The Parties agree/ are of the understanding that a measure applied by a government in pursuance of legitimate policy objectives of public interest such as the protection of public health, human rights, labour rights, safety and the environment, although having a different effect on an investment or investor of another Party, is not inconsistent with national treatment and most favoured nation treatment when justified by showing that it bears a reasonable relationship to rational policies not motivated by preference of domestic over foreign owned investment. [Emphasis added.]
In particular, the connection between public health and performance requirements is innovative: ‘[a] measure that requires an investment to use a technology to meet generally applicable health, labour rights, human rights, safety or environmental requirements shall not be construed to be inconsistent with paragraph 1 of this Article.’Footnote 96 Public health is not only a prominent reason to deny a finding of discriminatory treatment or expropriation, but the Norwegian Model BIT (2015) also contains a warning to States that ‘it is inappropriate to encourage investment by relaxing domestic health, human rights, safety or environmental measures or labour standards’.Footnote 97 Finally, it is part of the Joint Committee's duties to ‘discuss issues related to corporate social responsibility, the preservation of the environment, public health and safety, the goal of sustainable development, anticorruption, employment and human rights’.Footnote 98
Virtually all recent Model BITs, such as the Indian Model BIT (2015) and the Dutch Model BIT (2018), contain some form of reference to public health,Footnote 99 as do many newly concluded BITs and FTAs with an investment chapter. Often public health is stated as an objective in the Preamble, for example the Dutch Model BIT (2018) stipulates:
Considering that these objectives can be achieved without compromising the right of the Contracting Parties to regulate within their territories through measures necessary to achieve legitimate policy objectives, such as the protection of public health, safety, environment, public morals, labour rights, animal welfare, social or consumer protection or for prudential financial reasons. [Emphasis added.]
The Dutch Model BIT (2018) repeats this public health reference in subsequent articles, but doubts could arise as to the effect of such a reference if a treaty were to only include public health in its Preamble. Typically, preambles are ‘regarded as legally non-binding or, more accurately perhaps, as not giving rise to enforceable rights and obligations’.Footnote 100 It would hence be more difficult for a respondent State to successfully rely on a public health defence based solely on a treaty Preamble.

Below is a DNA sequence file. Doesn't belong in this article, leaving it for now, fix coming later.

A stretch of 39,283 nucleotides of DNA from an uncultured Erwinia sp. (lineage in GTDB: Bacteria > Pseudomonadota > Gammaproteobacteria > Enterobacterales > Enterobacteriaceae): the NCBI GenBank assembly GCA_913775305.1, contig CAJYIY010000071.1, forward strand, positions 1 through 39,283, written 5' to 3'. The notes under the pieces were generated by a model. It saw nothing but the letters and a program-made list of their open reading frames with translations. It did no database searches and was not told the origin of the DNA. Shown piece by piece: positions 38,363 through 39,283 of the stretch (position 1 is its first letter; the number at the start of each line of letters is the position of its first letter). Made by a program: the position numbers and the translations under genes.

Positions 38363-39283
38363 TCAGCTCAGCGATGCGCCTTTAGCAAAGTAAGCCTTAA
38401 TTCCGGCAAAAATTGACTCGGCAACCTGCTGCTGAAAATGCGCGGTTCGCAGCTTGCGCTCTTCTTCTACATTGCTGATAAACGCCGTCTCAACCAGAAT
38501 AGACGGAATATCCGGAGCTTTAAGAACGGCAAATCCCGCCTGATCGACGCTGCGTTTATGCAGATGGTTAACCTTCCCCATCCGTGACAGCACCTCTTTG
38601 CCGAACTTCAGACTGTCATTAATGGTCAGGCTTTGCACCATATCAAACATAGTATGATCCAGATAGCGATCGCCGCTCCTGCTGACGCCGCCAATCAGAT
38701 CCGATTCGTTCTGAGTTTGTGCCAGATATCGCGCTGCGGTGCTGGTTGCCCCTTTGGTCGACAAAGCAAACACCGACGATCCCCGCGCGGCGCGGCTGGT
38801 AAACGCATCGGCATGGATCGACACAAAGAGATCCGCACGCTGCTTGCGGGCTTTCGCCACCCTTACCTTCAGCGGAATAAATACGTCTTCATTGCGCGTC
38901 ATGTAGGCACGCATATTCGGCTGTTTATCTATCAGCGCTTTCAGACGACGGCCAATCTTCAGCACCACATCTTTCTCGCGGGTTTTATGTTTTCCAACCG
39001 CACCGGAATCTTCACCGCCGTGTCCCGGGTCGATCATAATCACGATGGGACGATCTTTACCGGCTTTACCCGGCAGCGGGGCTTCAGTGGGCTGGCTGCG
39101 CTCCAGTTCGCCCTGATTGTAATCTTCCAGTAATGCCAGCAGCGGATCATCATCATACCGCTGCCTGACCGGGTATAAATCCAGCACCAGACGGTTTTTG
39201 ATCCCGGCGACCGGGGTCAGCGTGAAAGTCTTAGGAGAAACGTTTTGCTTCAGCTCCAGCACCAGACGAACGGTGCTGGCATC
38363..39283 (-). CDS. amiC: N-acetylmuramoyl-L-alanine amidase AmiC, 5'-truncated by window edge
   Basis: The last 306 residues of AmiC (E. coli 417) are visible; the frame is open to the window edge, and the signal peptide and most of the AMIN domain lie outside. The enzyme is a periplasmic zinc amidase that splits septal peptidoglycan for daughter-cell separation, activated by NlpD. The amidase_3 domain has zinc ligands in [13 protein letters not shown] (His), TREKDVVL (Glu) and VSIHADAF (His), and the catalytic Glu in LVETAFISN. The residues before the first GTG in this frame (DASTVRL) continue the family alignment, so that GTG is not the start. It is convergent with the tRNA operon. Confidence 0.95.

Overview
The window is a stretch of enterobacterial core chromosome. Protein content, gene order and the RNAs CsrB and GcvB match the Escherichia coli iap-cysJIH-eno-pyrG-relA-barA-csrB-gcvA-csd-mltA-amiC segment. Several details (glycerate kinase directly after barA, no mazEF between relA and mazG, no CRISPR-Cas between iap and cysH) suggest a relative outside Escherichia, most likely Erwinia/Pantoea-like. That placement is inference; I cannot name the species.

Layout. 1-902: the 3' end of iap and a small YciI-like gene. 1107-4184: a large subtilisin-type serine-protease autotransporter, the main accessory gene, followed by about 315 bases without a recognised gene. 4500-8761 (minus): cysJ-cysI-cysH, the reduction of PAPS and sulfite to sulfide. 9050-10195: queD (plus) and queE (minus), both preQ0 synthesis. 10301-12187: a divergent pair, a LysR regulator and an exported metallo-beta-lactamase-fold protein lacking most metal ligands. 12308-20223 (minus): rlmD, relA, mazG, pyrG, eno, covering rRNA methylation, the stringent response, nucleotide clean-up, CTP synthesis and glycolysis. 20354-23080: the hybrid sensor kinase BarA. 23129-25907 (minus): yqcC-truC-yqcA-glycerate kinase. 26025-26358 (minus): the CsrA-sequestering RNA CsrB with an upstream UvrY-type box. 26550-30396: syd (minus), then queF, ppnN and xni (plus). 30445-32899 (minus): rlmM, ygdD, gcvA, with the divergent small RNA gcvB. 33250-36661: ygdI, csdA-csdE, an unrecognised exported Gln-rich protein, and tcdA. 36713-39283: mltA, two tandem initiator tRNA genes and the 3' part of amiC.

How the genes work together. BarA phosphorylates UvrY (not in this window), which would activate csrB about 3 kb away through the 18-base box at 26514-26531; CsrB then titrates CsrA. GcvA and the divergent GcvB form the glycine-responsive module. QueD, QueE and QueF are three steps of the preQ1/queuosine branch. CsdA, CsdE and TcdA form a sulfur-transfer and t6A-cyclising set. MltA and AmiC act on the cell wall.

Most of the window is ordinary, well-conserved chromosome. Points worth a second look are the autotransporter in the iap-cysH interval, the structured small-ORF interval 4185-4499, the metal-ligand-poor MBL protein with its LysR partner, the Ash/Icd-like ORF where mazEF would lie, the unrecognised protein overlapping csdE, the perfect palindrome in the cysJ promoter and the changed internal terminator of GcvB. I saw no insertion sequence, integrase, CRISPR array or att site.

B. Public Health as Part of the ‘Right to Regulate’
States have the right to regulate all matters in the territory under their effective control. This right does not need to be recognised in any treaty—it is part and parcel of what it means to be ‘a State’.Footnote 101 States might voluntarily limit their sovereign rights through the conclusion of particular treaties (for example, parties to the European Convention on Human Rights have to abolish the death penalty),Footnote 102 but the default position is that wherever a right to regulate with regard to a specific issue has not been explicitly restricted through an international commitment, that State retains its full regulatory rights. As already observed two decades ago:
Nothing in the language of BITs purports to undermine the permanent sovereignty of States over their economies. It is, indeed, arguable that as a matter of international law the right of States to regulate their economies cannot be entirely alienated.Footnote 103
Nevertheless, it was felt in some quartersFootnote 104 that this right to regulate needed to be made explicit in investment treaties, but there is some divergence in the wording. For example, the Norwegian Model BIT (2015) states that:
Nothing in this Agreement shall be construed to prevent a Party from adopting, maintaining or enforcing any measure otherwise consistent with this Agreement that it considers appropriate to ensure that investment activity is undertaken in a manner sensitive to health, safety, human rights, labour rights, resource management or environmental concerns.Footnote 105 [Emphasis added.]
This formulation, variations of which appear in several IIAs, does nothing more than reaffirm the primacy of the investment agreement in instances of tension with the right to regulate,Footnote 106 although similar wording has had some interpretative relevance in the context of environmental measures.Footnote 107 The preamble of the Canada–United States–Mexico Agreement (CUSMA) focuses even more on the fact that a treaty is meant to steer, to some extent, States’ exercise of their regulatory power, as States Parties ‘recognize their inherent right to regulate … in accordance with the rights and obligations provided in this Agreement’.Footnote 108 An earlier version of the Preamble read that the parties affirmed the ‘inherent right to regulate and resolve to preserve the flexibility of the Parties to set legislative and regulatory priorities, in a manner consistent with this Agreement’,Footnote 109 which ‘essentially requires government measures to abide wholly with the rules set out in the [CUSMA]’.Footnote 110 Arguably, such a disclaimer could be perceived as giving preference to the rights and obligations under the IIA, since public health measures have to be taken in accordance with the IIA—which begs the question: what if they are not?